• Ermita de San Roque: This chapel is placed in a small square, Plaza de San Roque, over an earlier church. The style is called neo mudéjar, very popular at the begging of the 20th century. It has only one nave and over the altar we find an incredible and marvellous vault which stays over four pechinas. The façade is made out of Spanish bricklaying and over the top we find a small horseshoe bell-gable, the same style of arch is found in the two windows over the main door.

 

 

  • La Casa de la Inquisición: It is a three floors building with an indoor patiowhich was built in an early historical period (16th century). Although it has been modified with the passage of time its main façade and the iron and wooden work show us certain similarities with Nuestra Señora de las Nieves Chapel. Remarkable are the Spanish brick vaulted galleries of the basement. This house is supposed to be Alonso Algassy´s house and popular tradition ensures that it has housed certain offices of the Inquisition Tribunal. it seems that this house was owned by a wealthy Jew, a theory that would link to the court of the inquisition. In the 16th century Torrox had a numerous Jewish population. Moorish, Catholic, Jewish people lived together at that time. Among the Jewish population we find Luis de Torres “el lenguas”, Christopher Columbus´ interpreter on his first voyage to the New World. At present it is a private house and from calle baja we can admire the decorative elements in the façade, paintings (pending restoration), incised decorationand the magnificent iron work of its central balcony and windows.

 

  • Iglesia de Santiago el Mayor: This Church has been built in 2007 over the old one which was a plain and small church built on the second half of the 20th century. In the church there is also the venerated Virgin of Carmen that goes out in procession in August during the celebration of the El Morche Fair.

 

  • Villa el Recreo: Villa in belle epoch style, it was built at the end of the 19th century, private house with a magnificent garden. It has been preserved as it was designed until the end of 1990s, at this time some of the elements such as the waterwheel, the barn, the gardener house, the Andalusian patio were demolished to build new flat buildings and the 35 palm tree rows which flanked the main path entrance were affected by the red palm weevil and they had to be cut. At present remains the house built in a harmonious architectural ensemble showing the glorious past time.  At the main door we find the water lilies fountain now empty.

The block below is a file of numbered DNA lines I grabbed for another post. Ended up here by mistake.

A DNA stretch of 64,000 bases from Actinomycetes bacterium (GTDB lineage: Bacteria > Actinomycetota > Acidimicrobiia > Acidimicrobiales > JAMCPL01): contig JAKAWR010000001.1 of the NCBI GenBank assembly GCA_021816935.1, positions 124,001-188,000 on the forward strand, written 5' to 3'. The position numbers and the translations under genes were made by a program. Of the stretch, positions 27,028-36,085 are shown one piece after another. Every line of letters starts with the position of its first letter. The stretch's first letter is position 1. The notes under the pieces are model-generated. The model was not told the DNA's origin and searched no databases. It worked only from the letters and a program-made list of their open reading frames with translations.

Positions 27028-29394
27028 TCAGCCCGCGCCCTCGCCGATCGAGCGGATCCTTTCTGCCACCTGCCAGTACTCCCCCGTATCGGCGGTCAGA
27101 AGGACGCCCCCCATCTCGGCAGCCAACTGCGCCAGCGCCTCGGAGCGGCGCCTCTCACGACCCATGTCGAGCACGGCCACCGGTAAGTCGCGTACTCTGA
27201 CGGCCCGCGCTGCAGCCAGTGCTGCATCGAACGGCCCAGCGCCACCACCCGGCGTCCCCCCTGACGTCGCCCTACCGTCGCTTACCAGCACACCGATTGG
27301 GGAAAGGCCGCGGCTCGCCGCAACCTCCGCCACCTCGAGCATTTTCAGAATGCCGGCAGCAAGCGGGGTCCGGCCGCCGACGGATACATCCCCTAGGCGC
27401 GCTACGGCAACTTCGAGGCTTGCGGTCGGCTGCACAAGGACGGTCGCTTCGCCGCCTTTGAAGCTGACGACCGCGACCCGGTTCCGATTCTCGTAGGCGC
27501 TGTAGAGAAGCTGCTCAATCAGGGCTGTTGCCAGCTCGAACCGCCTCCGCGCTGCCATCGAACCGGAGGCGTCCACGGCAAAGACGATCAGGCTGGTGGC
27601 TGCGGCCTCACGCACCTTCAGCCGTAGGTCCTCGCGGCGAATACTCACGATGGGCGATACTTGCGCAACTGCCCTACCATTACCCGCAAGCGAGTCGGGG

• El Torreón: In the village we can find the so called “Moorish” tower, This building was acquired by the Town Hall in 1981, and restored in 1997 by international students from field work and the Town Hall. It follows the traditional characteristics of a Moorish watching towers, there used to be towers like this all along the wall of the town. It consists of two floors with vaulted ceilings called “tiro de cañón” made of brick in both floors. The roof is surrounded by battlements and in its south side a strategic loophole. After losing the use for which it was built, it was mainly used as a private home and even leaving the lower part for business. You can see old loopholes, now blind and the mix of different uses and types of bricks.

 

  • El Hospital de San José: The origin of its foundation is very old, verified through different ancient documents that attest it and it was used to provide accommodation to the poor ones and to assist the sick people and the homeless of the time. There is no evidence of the family or institution which founded it. It has practically always been a ruin since its origin and its building was never completed. The most important part was the main entrance which has a niche with a San José sculpture. The old building was demolished due to its state of ruin and danger and at present it is a very peculiar apartment building because the façade was rebuilt reproducing he original entrance cover and a new niche has been built to set the sculpture in its original place.